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foreclose

[ fawr-klohz, fohr- ]
/ f蓴r藞klo蕣z, fo蕣r- /
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verb (used with object), fore路closed, fore路clos路ing.
Law.
  1. to deprive (a mortgagor or pledgor) of the right to redeem his or her property, especially on failure to make payment on a mortgage when due, ownership of property then passing to the mortgagee.
  2. to take away the right to redeem (a mortgage or pledge).
to shut out; exclude; bar.
to hinder or prevent, as from doing something.
to establish an exclusive claim to.
to close, settle, or answer beforehand.
verb (used without object), fore路closed, fore路clos路ing.
to foreclose a mortgage or pledge.
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Origin of foreclose

1250鈥1300; Middle English foreclosen<Old French forclos, past participle of forclore to exclude, equivalent to for- out + clore to shut (<Latin claudere)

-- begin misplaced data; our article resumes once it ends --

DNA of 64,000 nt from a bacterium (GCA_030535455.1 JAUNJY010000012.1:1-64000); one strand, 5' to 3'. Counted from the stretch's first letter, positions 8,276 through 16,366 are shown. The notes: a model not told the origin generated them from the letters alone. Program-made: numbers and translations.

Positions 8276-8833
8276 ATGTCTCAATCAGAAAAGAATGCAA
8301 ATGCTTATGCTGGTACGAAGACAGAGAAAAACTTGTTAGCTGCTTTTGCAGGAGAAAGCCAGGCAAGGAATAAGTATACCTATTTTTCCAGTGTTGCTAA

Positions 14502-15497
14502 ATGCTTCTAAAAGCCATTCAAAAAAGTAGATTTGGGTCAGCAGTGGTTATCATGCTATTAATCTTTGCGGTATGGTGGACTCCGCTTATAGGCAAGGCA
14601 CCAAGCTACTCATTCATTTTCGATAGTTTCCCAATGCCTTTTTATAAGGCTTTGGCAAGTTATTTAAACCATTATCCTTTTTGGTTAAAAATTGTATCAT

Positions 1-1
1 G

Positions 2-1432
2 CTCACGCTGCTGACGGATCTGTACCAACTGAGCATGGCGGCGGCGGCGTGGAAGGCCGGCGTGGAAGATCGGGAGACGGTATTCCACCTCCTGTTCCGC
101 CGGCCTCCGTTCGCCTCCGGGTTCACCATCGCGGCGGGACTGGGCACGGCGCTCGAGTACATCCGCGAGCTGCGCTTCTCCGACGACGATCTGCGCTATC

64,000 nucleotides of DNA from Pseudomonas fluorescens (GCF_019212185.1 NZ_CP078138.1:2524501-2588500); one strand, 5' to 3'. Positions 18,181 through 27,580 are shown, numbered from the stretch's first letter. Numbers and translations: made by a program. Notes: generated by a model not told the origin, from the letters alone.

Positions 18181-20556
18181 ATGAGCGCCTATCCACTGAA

OTHER WORDS FROM foreclose

fore路clos路a路ble, adjectivenon路fore路clos路ing, adjective
Dictionary.com Unabridged Based on the Random House Unabridged Dictionary, 漏 Random House, Inc. 2023

How to use foreclose in a sentence

British Dictionary definitions for foreclose

foreclose
/ (f蓴藧藞kl蓹蕣z) /

verb
law to deprive (a mortgagor, etc) of the right to redeem (a mortgage or pledge)
(tr) to shut out; bar
(tr) to prevent or hinder
(tr) to answer or settle (an obligation, promise, etc) in advance
(tr) to make an exclusive claim to

Derived forms of foreclose

foreclosable, adjectiveforeclosure (f蓴藧藞kl蓹蕣蕭蓹), noun

Word Origin for foreclose

C15: from Old French forclore, from for- out + clore to close, from Latin claudere
Collins English Dictionary - Complete & Unabridged 2012 Digital Edition 漏 William Collins Sons & Co. Ltd. 1979, 1986 漏 HarperCollins Publishers 1998, 2000, 2003, 2005, 2006, 2007, 2009, 2012
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